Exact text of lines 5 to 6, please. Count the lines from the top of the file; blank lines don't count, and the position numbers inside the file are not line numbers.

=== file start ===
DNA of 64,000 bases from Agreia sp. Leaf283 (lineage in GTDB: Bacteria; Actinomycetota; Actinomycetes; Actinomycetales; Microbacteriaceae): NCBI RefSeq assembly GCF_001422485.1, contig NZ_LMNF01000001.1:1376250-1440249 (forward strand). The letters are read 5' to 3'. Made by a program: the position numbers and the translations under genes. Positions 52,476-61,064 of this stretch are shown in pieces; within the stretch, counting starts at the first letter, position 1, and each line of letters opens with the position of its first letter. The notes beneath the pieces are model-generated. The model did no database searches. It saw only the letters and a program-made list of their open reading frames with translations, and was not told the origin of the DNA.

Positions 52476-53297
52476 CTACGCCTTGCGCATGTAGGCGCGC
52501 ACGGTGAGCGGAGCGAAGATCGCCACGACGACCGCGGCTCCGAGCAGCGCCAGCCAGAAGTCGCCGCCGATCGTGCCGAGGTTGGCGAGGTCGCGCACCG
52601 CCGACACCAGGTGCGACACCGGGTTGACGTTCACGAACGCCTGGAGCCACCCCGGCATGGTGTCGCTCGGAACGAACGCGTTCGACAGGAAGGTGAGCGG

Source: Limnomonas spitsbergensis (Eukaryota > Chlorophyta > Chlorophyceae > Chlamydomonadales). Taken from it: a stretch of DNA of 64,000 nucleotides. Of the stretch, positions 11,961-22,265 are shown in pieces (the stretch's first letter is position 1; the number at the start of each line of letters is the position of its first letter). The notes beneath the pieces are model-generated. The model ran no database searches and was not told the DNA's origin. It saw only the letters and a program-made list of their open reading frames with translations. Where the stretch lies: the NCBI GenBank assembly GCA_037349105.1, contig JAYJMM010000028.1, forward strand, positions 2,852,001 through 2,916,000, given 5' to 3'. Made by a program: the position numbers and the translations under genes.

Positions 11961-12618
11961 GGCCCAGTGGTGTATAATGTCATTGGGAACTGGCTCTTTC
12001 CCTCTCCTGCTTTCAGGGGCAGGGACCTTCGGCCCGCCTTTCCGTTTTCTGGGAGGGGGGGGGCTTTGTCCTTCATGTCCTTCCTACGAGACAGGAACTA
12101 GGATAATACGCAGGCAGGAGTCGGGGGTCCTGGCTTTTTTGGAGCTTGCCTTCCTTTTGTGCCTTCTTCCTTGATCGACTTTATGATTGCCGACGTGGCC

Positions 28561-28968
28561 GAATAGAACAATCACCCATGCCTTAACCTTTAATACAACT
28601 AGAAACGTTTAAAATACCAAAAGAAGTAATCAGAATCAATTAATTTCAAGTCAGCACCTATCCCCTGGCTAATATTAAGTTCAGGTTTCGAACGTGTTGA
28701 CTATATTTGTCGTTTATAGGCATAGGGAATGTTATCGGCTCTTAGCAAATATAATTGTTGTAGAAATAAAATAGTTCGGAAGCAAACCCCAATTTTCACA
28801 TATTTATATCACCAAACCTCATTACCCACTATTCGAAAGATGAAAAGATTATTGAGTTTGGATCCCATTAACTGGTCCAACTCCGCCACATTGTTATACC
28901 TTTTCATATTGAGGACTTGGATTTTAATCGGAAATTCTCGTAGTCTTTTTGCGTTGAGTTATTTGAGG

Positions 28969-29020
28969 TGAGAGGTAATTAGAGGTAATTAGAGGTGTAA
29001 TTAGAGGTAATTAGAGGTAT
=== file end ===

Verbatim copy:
52601 CCGACACCAGGTGCGACACCGGGTTGACGTTCACGAACGCCTGGAGCCACCCCGGCATGGTGTCGCTCGGAACGAACGCGTTCGACAGGAAGGTGAGCGG

Source: Limnomonas spitsbergensis (Eukaryota > Chlorophyta > Chlorophyceae > Chlamydomonadales). Taken from it: a stretch of DNA of 64,000 nucleotides. Of the stretch, positions 11,961-22,265 are shown in pieces (the stretch's first letter is position 1; the number at the start of each line of letters is the position of its first letter). The notes beneath the pieces are model-generated. The model ran no database searches and was not told the DNA's origin. It saw only the letters and a program-made list of their open reading frames with translations. Where the stretch lies: the NCBI GenBank assembly GCA_037349105.1, contig JAYJMM010000028.1, forward strand, positions 2,852,001 through 2,916,000, given 5' to 3'. Made by a program: the position numbers and the translations under genes.